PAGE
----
Credit risk

New Federal Reserve Guidelines on Credit Risk Management in Transactions with Investment Funds – How to Avoid Another Archegos-like Effect


In one orientation letter published on December 10, 2021 (SR 21-19) (the “Guidance Letter”), the Federal Reserve Board reiterated the proper management of credit risk that financial institutions should consider when dealing with clients of Investment Funds. The guidance letter focuses on the appropriate identification of red flags to enable supervised financial institutions to assess the risk associated with their exposures to funds whose structure and investments may resemble an Archegos Capital scenario. Management.

Following the failure and bankruptcy of Archegos Capital Management on March 26, 2021, a leveraged fund focusing on a small number of US and Chinese tech and media companies that caused more than $ 10 billion in dollars in losses at several major banks, the Federal Reserve undertook an oversight review to assess what led to the losses suffered as a result of the Archegos bankruptcy and any consequent guidance for the banks.

In its guidance letter, the US Federal Reserve Board of Governors reminded banks of prudential expectations when holding large portfolios of derivatives and dealing with investment funds. (The advice is generally inapplicable to community banking organizations and banks with derivative portfolios or relationships with insignificant investment funds.)

The Board is particularly concerned by the situations in which, both at the creation level and during the life of the relationship when periodic credit reviews are to take place, banking organizations accept “incomplete or unverified information from the bank. share of the fund, in particular with regard to the fund’s strategy, concentrations, and relations with other market players. “A fund client with a history of concentrated positions and losses, in the opinion of the Board, raises even more important concerns The Council considers that “these practices represent insufficient due diligence and may be incompatible with safe and sound banking practices”.

At the start of a relationship as well as on an ongoing basis, supervised financial institutions are expected to “obtain critical information regarding size, leverage, largest or most concentrated positions and number of prime brokers with. sufficient detail or frequency to determine the fund’s ability to service its debt. ”The fund’s client’s refusal to provide such information should set off red flags. supervised financial institution should consider ending the relationship, other sound risk mitigation measures, such as more stringent contractual terms, may be appropriate if they are sufficient in the circumstances. In addition, the margin terms should be adapted to clients of investment funds and must reflect sufficient risk sensitivity, allowing the financial institution to improve er his margin positions or quickly close positions if a margin call is missed.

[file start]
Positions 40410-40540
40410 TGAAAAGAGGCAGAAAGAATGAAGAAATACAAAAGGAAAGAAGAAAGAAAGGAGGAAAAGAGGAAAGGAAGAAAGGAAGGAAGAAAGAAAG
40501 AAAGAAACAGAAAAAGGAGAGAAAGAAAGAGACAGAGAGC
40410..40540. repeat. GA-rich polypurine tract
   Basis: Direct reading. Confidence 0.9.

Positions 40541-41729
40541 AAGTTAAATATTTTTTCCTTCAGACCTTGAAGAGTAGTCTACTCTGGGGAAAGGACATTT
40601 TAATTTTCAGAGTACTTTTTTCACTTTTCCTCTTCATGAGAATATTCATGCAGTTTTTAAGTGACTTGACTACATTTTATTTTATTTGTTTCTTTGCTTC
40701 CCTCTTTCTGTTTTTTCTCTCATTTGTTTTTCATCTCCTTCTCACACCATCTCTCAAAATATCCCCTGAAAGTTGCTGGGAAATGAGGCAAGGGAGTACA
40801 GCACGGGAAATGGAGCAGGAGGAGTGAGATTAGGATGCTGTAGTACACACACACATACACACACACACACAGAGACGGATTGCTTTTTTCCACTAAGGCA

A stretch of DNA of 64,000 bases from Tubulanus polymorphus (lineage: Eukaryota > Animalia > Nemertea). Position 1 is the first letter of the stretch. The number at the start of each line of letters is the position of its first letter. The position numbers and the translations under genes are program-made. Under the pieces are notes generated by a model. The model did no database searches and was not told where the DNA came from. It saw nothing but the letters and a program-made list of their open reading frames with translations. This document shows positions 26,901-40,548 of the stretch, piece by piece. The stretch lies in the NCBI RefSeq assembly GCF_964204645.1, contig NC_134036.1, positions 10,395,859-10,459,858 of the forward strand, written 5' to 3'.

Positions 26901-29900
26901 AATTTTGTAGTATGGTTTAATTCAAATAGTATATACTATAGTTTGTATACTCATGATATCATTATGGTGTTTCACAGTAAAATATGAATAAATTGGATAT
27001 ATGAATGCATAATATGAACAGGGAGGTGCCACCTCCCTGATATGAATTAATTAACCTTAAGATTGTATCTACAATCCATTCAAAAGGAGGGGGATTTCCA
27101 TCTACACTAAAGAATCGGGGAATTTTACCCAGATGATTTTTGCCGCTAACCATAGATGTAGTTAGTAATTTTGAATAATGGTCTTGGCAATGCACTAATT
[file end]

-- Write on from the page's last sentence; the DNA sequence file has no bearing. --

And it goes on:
Equally important is maintaining an effective communications framework and risk management functions. The Board reaffirmed that the risk management and control functions of supervised financial institutions [Fn1] should have “the experience and stature to effectively control the risks associated with investment funds” and that legal and business groups should review contractual terms and practices to assess whether they are sufficient and appropriate for the risk the fund poses (including reputational risk).

Although the guidance letter is consistent with the Interagency Counterparty Credit Risk Management Guidelines 2011 (SR 11-10) (the “2011 Interagency Guidance”), it draws specifically on the Federal Reserve’s review of the Archegos bankruptcy and how the losses suffered by many financial institutions could have been avoided. The guidance letter reiterates that certain practices that have allowed the risk of these losses to go unchecked would not meet the expectations of supervisors, and that supervised financial institutions are expected to undertake internal due diligence (1) as to the existence of an appropriate operational framework within the legal and business groups of the bank which enables the institution to appropriately identify and mitigate counterparty risk, and (2) with regard to specific clients in order to take fully into account the risks that the relationship may present for the bank.